Gigglebug Enternainment team in Finland ! They show you how they have been creating the season 2 of Gigglebug animated series. This week episode is about the storyboard and layout process. Learn more about Gigglebug on Discover TVPaint on our website : Try the demo version here : Video by Benjamin Cerbai and Elodie Moog. Music Credits : Easy Day by Kevin MacLoed And discover many things made with TVPaint on our social media : - - - -

Ctrl + Paint

Ctrl+Paint is a free learning resource dedicated to the basics of digital painting. Each bite-sized video covers a different concept, allowing you to learn complex subjects in manageable increments.

Layer groups - 2 - overlays from matt kohr on Vimeo.

Easy Curved Selections from matt kohr on Vimeo.

Texture overlays Group from matt kohr on Vimeo.

Emotions Of Pixar

In anticipation of "Inside Out", I made a video showcasing the emotions in Pixar movies.
Hope you like pop music and mush!

Edited By Lindsay McCutcheon
Music: Breathe Me - Sia & You Know We Can't Go Back - Noel Gallagher's High Flying Birds
Toy Story
A Bug's Life
Toy Story 2
Monster's Inc
Finding Nemo
The Incredibles
Toy Story 3
Monster's University

Thanks to Rishi Kaneria's "ROYGBIV" for the title screen idea.

Study of James Baxter’s Animation

The artist will not let me embed the video but here is a link

and here is another one

How-To Draw Judy Hopps From 'Zootopia' | Disney Parks

Walt Disney Studios just shared this great step-by-step tutorial on how to draw Judy Hopps from new film, “Zootopia”. Grab a pencil, paper and get ready to check it out! To read more, visit the Disney Parks Blog:

11 Best Animation Drawing Resources

If you want to learn to draw, draw better to become a better animator or improve your drawing skills overall... These are the 11 Best Animation Drawing Resources - IMHO ~ Angie

11. Ryan Woodward Drawing For Animation

This guy really understands how to create a moving drawing.

Ryan Woodward, 2012 SoDak Animation Festival from SoDak Animation on Vimeo.

10. The Art of Aaron Blaise

Lots of cheap tutorials.   Aaron specializes in creatures.

9. John K Animation School Lessons

...a wealth of information from John Kricfalusi

8. Tom Bancroft Blog

I worked for Tom's twin brother Tony on Stuart Little 2 many years ago and these guys are both full of experience and information.

Tom has released several books to help artists get better at drawing for animation. Tom's daily drawings on his blog feed are fun. He also has a podcast with his brother Tony you can check out here.

In addition, he has a bunch of lessons on youtube.

7.  Gesture Drawing Tutorial By Prem Sai

This is a terrific explanation of line of action in a gesture drawing.


6. Karl Gnass - Spirit of the Pose

I studied with Karl Gnass when I worked at Sony.  He is AMAZING.  He truly understands anatomy and movement and can explain it where you begin to draw better in minutes. His blog is mostly announcements about his classes. 

You can also google his name and find plenty of his past student's posts with content from classes like this.

His youtube channel is a tremendous resource.

5. Proko - Stan Prokopenko - How to Draw

Stan has provided an insane amount of free content in videos on youtube.

and... more.

4. Draw the Looney Tunes Book 

This book can be hard to find. I swear by it.  Concentrated effort of training in a beautiful book.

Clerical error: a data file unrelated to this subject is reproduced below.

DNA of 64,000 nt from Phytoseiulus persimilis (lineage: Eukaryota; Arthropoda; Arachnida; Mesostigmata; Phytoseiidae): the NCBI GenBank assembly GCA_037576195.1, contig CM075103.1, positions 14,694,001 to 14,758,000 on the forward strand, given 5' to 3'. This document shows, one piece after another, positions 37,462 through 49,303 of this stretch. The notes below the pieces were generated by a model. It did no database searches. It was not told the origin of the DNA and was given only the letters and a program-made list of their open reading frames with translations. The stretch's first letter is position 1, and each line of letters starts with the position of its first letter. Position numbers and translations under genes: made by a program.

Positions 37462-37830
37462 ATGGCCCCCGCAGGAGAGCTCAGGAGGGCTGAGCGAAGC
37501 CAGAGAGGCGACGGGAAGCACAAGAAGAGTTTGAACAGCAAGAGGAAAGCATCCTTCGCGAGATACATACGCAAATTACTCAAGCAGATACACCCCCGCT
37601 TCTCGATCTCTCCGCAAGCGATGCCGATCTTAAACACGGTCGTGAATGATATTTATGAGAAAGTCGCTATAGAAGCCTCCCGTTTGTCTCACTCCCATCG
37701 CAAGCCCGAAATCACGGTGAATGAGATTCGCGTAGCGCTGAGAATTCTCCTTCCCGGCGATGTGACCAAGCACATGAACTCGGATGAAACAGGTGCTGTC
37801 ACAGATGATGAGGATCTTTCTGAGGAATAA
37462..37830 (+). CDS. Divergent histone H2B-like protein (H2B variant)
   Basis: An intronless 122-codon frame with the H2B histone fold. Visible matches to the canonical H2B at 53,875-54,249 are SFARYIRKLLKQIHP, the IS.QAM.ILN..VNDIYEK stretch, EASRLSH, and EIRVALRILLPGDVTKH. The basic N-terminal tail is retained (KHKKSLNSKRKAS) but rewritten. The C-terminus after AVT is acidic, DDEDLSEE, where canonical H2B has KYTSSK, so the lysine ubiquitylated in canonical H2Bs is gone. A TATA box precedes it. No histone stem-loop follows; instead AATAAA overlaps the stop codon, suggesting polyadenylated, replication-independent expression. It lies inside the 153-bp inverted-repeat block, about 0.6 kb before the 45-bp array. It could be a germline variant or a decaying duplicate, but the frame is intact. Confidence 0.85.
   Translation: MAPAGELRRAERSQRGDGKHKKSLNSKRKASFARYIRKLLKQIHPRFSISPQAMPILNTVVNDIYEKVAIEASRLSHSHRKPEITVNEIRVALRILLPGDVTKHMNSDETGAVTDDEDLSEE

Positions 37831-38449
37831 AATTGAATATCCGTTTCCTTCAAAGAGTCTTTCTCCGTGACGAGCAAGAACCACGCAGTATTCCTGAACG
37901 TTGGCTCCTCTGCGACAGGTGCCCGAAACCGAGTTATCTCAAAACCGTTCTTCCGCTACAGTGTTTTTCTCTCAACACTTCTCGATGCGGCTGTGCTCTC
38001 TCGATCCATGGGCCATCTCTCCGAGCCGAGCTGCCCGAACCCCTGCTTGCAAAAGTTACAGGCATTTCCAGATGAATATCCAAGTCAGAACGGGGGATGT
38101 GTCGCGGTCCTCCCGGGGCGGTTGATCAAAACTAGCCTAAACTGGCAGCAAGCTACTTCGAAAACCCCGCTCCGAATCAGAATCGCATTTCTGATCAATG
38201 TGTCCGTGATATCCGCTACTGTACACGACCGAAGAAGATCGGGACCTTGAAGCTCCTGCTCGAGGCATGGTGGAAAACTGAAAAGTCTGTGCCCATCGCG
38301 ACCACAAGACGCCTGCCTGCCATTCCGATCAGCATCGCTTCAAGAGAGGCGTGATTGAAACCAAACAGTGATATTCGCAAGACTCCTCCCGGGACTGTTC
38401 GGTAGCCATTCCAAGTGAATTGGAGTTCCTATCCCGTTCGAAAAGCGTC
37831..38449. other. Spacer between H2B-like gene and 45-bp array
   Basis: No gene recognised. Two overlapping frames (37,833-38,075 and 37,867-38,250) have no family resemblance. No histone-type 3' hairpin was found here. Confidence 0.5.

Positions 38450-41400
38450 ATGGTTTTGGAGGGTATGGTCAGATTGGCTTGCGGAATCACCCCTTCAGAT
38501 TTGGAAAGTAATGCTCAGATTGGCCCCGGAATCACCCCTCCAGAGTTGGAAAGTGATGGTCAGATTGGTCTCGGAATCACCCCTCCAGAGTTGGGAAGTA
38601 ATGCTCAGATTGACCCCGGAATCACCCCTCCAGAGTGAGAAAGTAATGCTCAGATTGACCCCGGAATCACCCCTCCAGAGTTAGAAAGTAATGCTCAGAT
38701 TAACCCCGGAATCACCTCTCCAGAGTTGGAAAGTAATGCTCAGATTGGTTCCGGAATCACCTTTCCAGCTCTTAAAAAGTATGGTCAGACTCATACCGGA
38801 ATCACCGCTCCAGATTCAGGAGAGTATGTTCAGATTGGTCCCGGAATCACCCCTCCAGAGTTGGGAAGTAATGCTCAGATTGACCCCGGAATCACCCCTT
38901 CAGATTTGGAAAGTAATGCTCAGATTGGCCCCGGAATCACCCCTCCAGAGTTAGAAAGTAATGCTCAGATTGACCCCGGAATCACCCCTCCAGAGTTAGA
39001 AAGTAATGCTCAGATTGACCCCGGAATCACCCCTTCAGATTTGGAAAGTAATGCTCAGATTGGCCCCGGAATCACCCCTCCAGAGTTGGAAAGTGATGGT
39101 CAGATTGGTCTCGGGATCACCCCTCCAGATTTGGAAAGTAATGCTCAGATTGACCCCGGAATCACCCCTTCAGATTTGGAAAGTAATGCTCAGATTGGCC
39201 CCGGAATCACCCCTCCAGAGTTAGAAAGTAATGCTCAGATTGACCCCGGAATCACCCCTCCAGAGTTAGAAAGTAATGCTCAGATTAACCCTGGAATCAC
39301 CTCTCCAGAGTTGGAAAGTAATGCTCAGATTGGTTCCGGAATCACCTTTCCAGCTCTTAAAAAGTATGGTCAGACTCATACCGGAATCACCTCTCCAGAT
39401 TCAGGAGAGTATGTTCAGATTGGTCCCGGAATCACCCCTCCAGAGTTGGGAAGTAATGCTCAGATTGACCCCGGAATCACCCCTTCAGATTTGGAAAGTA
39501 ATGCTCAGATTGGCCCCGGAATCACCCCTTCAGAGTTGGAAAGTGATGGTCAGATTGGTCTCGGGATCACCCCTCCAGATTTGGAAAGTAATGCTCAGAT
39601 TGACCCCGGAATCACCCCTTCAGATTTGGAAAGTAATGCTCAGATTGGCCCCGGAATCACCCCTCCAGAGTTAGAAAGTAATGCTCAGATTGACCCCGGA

3.  James Gomes Cabral Tutorials

Gorgeous drawings with informative tutorials.

2. Drawing Force - Mike Matessi

Mike also has forums you can join, private mentor ships, books, and more.

1. The Youssef Drawing Syllabus - Movement & Form

Ok, this is not really a website, but I highly recommend this book to improve your drawings skills. Her twitter account is also pretty informative

Duality Redux | Slow Motion Cats Phantom Camera Series

A study in duality, a domestic cat and a jungle cat embody the civilized and the wild.

Great reference for animators.

17 minute animation process with Richard Lico

Richard demonstrates what its like to animate Quill, the mousy hero from Moss. He gives her a quick look around animation, as you get to see some of the basics behind the Maya tools workflow.

More about the Moss game here

Chunyong Chong Panther Animation

Final animation form Ianimate creature class1 - Rig from Ianimate

Making Of - Song Of A Toad



“SONG OF A TOAD” is the story of a stressed out human being who is carrying an unbeloved relic from his childhood right on his head – an old choleric toad.

As a grown-up and adapted adult, he tries to ignore this grumpy thing talking from above. But now he is confronted with something he almost forgot.

The 7.5 Minute short film was realized as a diploma project at the German Film Academy Baden-Württemberg.

The film was directed, partly animated and developed by Kariem Saleh over the course of three years. The talented team consisted of nearly 50 students and volunteers.

For a complete cast and crew list, take a look at the poster or visit the institutes web-page:


Festival Screenings:

  • Los Angeles SIGGRAPH 2017
  • Rio de Janeiro Anima Mundi 2017
  • Viborg Animation Festival 2017
  • Zagreb Animafest Zagreb 2017
  • Stuttgart ITFS Internationales Trickfilm Festival 2017
  • Lille Fête de l'anim 2017
  • Lille Fête de l'anim 2017
  • Roanne Ciné Court Animé 2017
  • Stuttgart Filmschau Baden-Württemberg 2016
  • Paris Panam Anim 2016
  • Martha's Vineyard Festival 2017
  • Woodstock Film Festival 2017

Francis Francis Scene Progression

Progression of a scene Bryce McGovern animated for Dreamworks 'The Boss Baby'.

From the layout that we get launched on, through final animation and lighting. Of course, all images are copyright Dreamworks Animation, and intended for educational purposes only.

Funny Guy

From Bohdan Frantsishko: This is a progression shot of a 3d animation I did in Animschool.

It includes reference, blocking, final spline, and render. Enjoy :)